Apple tarred by GOP tax plan

For the New York Times’ apoplectic editorial board, Apple is Exhibit A.

From A Historic Tax Heist in Saturday’s Times:

Its modest tax cuts for the middle class disappear after eight years. And up to 13 million people stand to lose their health insurance because the bill makes a big change to the Affordable Care Act.

Yet Republicans somehow found a way to give a giant and permanent tax cut to corporations like Apple, General Electric and Goldman Sachs, saving those businesses tens of billions of dollars.

Tax reform is “sorely needed,” Tim Cook told NBC’s Lester Holt last month. Cue the video:

My take: If Apple’s CEO has any thoughts about the way tax reform turned out in the bill moving through Congress, now would be a good time to speak up.

18 Comments

  1. Robert Paul Leitao said:

    If I understand the arcane Senate rules relating to tax legislation correctly, the sunsetting of individual tax cuts after 8 years is designed to reduce the projected deficit bloat from the “tax reform” legislation. The thinking is after 8 years of tax changes, Congress will have no choice but to renew them. In the meantime it allows the Senate to pass the bill without more expansive debate and complicated procedures and bring the tax reform package immediately to the floor of the chamber.

    Tim Cook is correct. The US has just about the highest corporate tax rates in the industrialized world. The current US corporate tax structure, particularly as it relates to foreign-sourced earnings, is anti-competitive for US multinationals and essentially provides tax incentives to invest foreign-sourced earnings overseas rather than bring the income home for domestic investment. As it is, it’s estimate nearly $3 trillion dollars is held off-shore by US multinationals.

    Apple declares a US tax expense on all foreign-sourced earnings not permanently dedicated for use outside the US. As of the end of the last fiscal year, Apple had $31.5 billion in deferred tax liabilities. This substantially represents the declared but unpaid US tax expense on foreign-sourced earnings subject to US taxation. Although the tax has been declared and reported, the taxes are not due until repatriated to the US.

    Addressing only the reduction in US corporate tax rates and not any of the “pass through” provisions that will benefit other corporate structures (Apple is a C corp.), the legislation will definitely reduce Apple’s overall tax expense and allow for a one-time recapture of previously declared US tax expense on foreign-sourced earnings.

    Specific to Apple, the tax law changes will eliminate the incentive to keep hundreds of billions of dollars of foreign-sourced earnings outside the US. The changes will benefit Apple and its shareholders.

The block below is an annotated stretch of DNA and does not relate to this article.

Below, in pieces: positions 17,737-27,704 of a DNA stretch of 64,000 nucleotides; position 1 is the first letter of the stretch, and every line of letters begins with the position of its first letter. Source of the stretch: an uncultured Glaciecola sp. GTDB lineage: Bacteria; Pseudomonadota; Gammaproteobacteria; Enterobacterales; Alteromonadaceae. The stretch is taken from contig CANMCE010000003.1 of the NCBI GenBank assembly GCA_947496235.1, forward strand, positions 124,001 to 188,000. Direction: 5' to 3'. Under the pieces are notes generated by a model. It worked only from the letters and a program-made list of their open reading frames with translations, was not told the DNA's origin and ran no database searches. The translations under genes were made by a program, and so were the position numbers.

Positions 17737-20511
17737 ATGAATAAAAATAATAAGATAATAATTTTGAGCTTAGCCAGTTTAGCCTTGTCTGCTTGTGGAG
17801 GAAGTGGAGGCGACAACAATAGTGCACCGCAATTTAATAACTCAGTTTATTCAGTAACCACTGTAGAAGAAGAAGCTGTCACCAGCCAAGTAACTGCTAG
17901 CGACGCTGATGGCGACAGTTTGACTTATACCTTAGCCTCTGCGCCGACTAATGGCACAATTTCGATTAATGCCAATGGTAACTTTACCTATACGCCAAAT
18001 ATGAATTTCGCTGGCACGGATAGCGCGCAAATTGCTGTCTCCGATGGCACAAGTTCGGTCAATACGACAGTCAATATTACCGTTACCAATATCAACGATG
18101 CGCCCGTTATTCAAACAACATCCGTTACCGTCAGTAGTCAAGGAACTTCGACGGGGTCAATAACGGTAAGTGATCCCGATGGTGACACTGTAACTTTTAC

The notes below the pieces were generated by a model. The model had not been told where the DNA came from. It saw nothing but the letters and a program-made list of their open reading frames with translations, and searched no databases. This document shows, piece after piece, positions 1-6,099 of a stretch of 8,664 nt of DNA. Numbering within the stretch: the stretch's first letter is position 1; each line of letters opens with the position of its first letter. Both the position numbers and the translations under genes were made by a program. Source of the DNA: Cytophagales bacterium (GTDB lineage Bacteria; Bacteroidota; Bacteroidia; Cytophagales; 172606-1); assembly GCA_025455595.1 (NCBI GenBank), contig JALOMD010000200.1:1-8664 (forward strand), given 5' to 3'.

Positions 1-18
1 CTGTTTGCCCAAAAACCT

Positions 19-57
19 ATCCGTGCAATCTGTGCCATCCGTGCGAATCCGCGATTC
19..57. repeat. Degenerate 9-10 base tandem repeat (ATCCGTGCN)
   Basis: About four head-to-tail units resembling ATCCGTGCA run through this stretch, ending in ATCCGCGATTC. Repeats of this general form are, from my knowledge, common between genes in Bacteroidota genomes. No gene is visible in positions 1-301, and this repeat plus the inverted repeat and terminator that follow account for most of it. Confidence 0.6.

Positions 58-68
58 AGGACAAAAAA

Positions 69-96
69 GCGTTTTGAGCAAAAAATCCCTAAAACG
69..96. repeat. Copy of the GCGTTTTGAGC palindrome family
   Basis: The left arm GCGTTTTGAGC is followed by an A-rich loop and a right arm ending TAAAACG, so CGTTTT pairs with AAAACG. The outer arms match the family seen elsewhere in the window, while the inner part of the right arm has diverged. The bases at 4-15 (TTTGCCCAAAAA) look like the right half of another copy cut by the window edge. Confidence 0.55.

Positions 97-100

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    December 3, 2017
    • Richard Wanderman said:

      “The changes will benefit Apple and its shareholders.”

      Unless its shareholders are on social security and medicare/medicaid, have high medical expenses that they deduct, deduct college tuition, etc.. If that’s the case the benefit to APPL stock holdings might be offset by the changes in those social programs and deductions.

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      December 3, 2017
      • Robert Paul Leitao said:

        Richard:

        I am not necessarily a proponent of the changes to individual taxation under the current legislation. I am in favor of eliminating the incentives for multinationals to keep trillions of dollars off-shore and the anti-competitive corporate tax rates that foster inversions in which US multinationals acquire a foreign corporation and change their domiciliary to a location outside the US to reduce their US tax expense.

        As recently as 2015, Senators Boxer and Paul introduced bi-partisan legislation to provide a repatriation tax holiday on foreign-sourced earnings held overseas to fund badly needed transportation infrastructure investments in this country. Whether the use of the one-time tax receipts windfall is deployed for a particular purpose or not, it’s a benefit to the economy to bring the dollars back to the US.

        The debate on changes to the US individual tax code in my view is a separate matter. Tim Cook is a highly public and very vocal advocate for changes to the corporate tax structure in the US. I agree with his position on the matter.